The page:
Stone's isotonic regression method for analysing count data to estimate disease risk in relation to a point source of environmental pollution is now routinely used. This paper develops the corresponding procedure for case-control data consisting of the locations of individual cases with controls with associated covariate information. In this setting, the generalized likelihood ratio statistic to test the null hypothesis of constant risk against the alternative that risk is a monotone non-increasing function of distance from the point source is intractable. An approximate Monte Carlo test is described, extending an exact test proposed by Bithell for the situation in which there are no covariates. Interval estimates of risk as a function of distance from the point source are constructed by simulation of the sampling distribution of the isotonic regression estimator. The methodology is illustrated by two applications: one to the relative risk of larynx cancers and lung cancers near a now-disused industrial incinerator; the other to the risk of asthma in children in relation to distance of residence from the nearest main road.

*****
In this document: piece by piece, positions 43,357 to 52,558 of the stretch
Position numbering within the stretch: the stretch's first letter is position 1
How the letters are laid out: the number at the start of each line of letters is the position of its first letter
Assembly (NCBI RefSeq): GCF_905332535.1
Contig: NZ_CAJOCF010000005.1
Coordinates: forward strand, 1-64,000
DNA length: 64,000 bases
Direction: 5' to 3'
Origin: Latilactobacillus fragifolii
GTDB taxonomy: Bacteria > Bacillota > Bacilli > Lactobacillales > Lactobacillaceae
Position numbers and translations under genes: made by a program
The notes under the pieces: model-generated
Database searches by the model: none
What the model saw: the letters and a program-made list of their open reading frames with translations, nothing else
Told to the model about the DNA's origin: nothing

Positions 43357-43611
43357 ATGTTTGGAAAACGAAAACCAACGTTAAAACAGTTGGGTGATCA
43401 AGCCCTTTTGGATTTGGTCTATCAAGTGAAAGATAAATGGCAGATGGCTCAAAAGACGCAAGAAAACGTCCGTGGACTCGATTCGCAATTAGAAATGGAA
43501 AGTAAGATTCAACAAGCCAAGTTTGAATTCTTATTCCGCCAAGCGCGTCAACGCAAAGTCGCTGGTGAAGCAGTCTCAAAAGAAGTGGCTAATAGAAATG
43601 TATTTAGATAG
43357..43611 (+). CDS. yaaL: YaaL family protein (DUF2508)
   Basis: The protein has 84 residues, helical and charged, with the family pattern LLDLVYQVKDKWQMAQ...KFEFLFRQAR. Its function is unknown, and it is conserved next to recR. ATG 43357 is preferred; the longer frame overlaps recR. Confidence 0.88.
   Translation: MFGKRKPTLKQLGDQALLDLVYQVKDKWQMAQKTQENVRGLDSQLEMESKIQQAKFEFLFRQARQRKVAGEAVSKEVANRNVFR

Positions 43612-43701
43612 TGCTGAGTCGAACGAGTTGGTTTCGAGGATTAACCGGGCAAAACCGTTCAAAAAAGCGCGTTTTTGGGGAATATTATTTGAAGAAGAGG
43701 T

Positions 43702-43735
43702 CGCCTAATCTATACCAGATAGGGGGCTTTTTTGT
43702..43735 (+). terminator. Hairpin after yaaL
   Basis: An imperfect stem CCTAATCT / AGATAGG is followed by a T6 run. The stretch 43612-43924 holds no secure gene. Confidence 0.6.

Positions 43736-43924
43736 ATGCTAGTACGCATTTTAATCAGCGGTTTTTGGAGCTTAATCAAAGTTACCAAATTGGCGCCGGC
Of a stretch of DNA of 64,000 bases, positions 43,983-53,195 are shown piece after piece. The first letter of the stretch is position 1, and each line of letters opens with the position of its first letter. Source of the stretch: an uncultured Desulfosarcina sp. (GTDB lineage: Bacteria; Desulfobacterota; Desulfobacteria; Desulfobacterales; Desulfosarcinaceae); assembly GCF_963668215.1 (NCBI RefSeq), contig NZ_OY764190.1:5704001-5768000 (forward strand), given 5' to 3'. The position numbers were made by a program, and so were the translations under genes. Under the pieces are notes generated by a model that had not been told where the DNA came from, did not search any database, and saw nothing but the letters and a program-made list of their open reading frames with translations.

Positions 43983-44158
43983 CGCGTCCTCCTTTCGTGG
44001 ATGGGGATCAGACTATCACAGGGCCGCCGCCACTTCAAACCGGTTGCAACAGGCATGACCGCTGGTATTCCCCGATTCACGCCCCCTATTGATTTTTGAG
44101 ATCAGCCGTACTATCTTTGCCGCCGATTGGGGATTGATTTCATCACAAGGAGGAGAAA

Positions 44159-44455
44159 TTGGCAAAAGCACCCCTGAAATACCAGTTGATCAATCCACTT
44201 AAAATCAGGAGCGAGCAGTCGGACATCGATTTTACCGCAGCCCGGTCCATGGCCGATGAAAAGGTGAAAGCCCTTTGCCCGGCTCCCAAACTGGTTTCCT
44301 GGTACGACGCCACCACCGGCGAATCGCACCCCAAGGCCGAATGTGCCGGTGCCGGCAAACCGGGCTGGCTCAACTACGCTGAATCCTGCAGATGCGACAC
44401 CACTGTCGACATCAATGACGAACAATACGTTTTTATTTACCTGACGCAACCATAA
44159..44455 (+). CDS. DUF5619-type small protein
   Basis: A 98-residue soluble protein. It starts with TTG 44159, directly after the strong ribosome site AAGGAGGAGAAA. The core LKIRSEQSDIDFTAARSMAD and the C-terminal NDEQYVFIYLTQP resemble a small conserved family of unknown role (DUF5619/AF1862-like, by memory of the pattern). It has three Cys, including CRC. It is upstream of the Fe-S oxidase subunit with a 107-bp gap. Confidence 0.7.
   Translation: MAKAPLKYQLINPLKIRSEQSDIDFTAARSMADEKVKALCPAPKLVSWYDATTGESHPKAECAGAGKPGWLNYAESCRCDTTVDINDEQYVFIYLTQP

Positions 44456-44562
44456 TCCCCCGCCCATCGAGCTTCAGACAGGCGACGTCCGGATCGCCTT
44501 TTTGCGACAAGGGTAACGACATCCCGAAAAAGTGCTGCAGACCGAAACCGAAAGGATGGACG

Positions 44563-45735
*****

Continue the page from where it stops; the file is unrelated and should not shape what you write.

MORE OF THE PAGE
|Original language||English (US)|
|Number of pages||9|
|Journal||Statistics in Medicine|
|State||Published - Jul 15 1999|
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